So you have to tell them why. So in the case of the case studies, what I like to do, I like to have it in the content and talk about it. You know, BMO Global Asset Management saved $30,000 in costs in this many hundred man hours while improving this, we talk about that through the idea of automated CE or whatever.

And then, say something like, “We don’t got time to go into that. That’s a whole webinar on its own Pete, but to dig in on that go to the resource section and you’ll see how they save that time and money by x, y, and z.” And so you kind of are prompting them to get there, right? You prompt them to click on the Webinar Report Card–

Peter Vamos:  –Right–. 

Matthew Ley:  –By letting them know that they can assess their webinar program by clicking there, and they can know how they stack up. But if you just hope that everyone does it, then they’re not going to. So you’ve got to keep talking about it. 

Peter Vamos:  You got to really sort of lay it out for them. 

Matthew Ley:  Right. 

Peter Vamos:  Right. 

Matthew Ley:  And in that case I call it assess your program, not Webinar Report Card, cause that tells them that they’re going to get something out of this experience. And it’s similar to the terminology that we use when we are on any CTA that we use to get people to book a consultation with one of our webinar experts to evaluate their program, it’s the same idea. It’s a consultation, it’s an assessment that we’re giving people. 

Peter Vamos:  Right. What about other useful interactive features? What other stuff are you employing? I mean those are great–

Matthew Ley:  –Yeah–.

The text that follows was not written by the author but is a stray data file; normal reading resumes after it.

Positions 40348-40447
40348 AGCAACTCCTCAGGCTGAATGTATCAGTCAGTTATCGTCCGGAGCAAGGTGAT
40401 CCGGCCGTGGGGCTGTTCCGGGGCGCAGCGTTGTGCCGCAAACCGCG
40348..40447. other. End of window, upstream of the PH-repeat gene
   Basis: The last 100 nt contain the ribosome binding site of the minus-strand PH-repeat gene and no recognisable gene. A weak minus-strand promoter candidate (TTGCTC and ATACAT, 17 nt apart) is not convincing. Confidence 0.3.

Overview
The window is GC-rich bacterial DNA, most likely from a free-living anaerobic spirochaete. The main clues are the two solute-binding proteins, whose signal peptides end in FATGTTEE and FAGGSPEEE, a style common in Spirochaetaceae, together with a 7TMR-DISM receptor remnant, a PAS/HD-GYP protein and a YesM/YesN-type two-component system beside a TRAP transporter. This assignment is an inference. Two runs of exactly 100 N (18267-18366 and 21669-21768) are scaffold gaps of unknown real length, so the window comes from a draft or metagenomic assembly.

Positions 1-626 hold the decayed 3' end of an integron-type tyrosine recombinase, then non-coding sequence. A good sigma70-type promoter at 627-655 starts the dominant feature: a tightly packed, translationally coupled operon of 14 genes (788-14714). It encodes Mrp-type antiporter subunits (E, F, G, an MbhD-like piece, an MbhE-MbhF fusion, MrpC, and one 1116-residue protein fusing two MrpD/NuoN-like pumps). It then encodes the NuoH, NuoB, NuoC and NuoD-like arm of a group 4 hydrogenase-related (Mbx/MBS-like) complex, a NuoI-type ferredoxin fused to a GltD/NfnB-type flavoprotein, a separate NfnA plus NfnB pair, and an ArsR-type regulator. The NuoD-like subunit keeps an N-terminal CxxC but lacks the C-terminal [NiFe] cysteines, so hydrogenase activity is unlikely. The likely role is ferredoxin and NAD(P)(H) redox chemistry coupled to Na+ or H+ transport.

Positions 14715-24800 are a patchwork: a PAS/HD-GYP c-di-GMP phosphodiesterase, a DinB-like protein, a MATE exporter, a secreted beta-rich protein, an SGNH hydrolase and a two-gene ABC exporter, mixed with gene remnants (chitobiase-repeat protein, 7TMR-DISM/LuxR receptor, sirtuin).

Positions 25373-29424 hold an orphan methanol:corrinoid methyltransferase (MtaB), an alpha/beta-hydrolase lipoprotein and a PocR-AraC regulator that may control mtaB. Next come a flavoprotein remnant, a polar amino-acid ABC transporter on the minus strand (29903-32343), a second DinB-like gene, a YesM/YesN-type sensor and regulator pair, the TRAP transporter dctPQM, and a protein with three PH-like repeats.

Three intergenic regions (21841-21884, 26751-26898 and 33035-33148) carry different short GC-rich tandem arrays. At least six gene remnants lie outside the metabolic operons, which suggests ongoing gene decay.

Peter Vamos:  –Those three are great, but you got to bring more to the table. 

Matthew Ley: Yeah, and then, again, especially for those audiences who aren’t quite there yet, right, who aren’t quite ready to take a next step, who have their ideas for buying your product or service way down the line, or weren’t here for that. They were here for the information that you were going to give. And this comes into elements of the platform that have been around forever, are available in every single product, and are used the poorest and the least because people say, people don’t use them. 

So the first one is polling. 

Peter Vamos:  Right. 

Matthew Ley:  So polling has been around forever, and people say– quite often, we have customers who have been with us for many years, I talk to them in their annual review and they say, “We want to start using polling.” And this is kind of like people in this day and age saying they want to start using their parking brake, if that’s even a thing. Something that’s been around forever, and people should’ve been using, and now they want to learn how to use it, because for whatever reason they thought was too hard. And that’s because they thought of polling as that idea of working it into the presentation in such a way that they ask a question, they wait for responses, they comment on responses, and they ask it back. That doesn’t– not all content lends itself to that style.